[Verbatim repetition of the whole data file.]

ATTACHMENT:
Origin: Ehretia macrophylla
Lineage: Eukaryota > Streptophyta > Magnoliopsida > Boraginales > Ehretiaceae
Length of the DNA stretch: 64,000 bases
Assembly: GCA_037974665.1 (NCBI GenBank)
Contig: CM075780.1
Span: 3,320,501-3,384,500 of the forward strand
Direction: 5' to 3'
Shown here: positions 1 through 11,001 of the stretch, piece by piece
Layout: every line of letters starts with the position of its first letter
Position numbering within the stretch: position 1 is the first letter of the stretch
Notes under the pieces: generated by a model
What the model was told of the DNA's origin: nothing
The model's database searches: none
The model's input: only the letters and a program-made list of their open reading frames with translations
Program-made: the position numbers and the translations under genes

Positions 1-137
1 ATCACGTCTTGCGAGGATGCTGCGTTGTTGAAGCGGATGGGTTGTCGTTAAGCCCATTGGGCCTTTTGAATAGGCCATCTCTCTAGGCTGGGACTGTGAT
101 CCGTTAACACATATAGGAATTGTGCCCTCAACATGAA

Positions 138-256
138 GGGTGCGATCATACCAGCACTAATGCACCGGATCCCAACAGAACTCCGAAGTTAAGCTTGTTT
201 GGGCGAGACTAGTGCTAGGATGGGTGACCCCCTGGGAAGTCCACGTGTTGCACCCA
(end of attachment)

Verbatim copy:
Origin: Ehretia macrophylla
Lineage: Eukaryota > Streptophyta > Magnoliopsida > Boraginales > Ehretiaceae
Length of the DNA stretch: 64,000 bases
Assembly: GCA_037974665.1 (NCBI GenBank)
Contig: CM075780.1
Span: 3,320,501-3,384,500 of the forward strand
Direction: 5' to 3'
Shown here: positions 1 through 11,001 of the stretch, piece by piece
Layout: every line of letters starts with the position of its first letter
Position numbering within the stretch: position 1 is the first letter of the stretch
Notes under the pieces: generated by a model
What the model was told of the DNA's origin: nothing
The model's database searches: none
The model's input: only the letters and a program-made list of their open reading frames with translations
Program-made: the position numbers and the translations under genes

Positions 1-137
1 ATCACGTCTTGCGAGGATGCTGCGTTGTTGAAGCGGATGGGTTGTCGTTAAGCCCATTGGGCCTTTTGAATAGGCCATCTCTCTAGGCTGGGACTGTGAT
101 CCGTTAACACATATAGGAATTGTGCCCTCAACATGAA

Positions 138-256
138 GGGTGCGATCATACCAGCACTAATGCACCGGATCCCAACAGAACTCCGAAGTTAAGCTTGTTT
201 GGGCGAGACTAGTGCTAGGATGGGTGACCCCCTGGGAAGTCCACGTGTTGCACCCA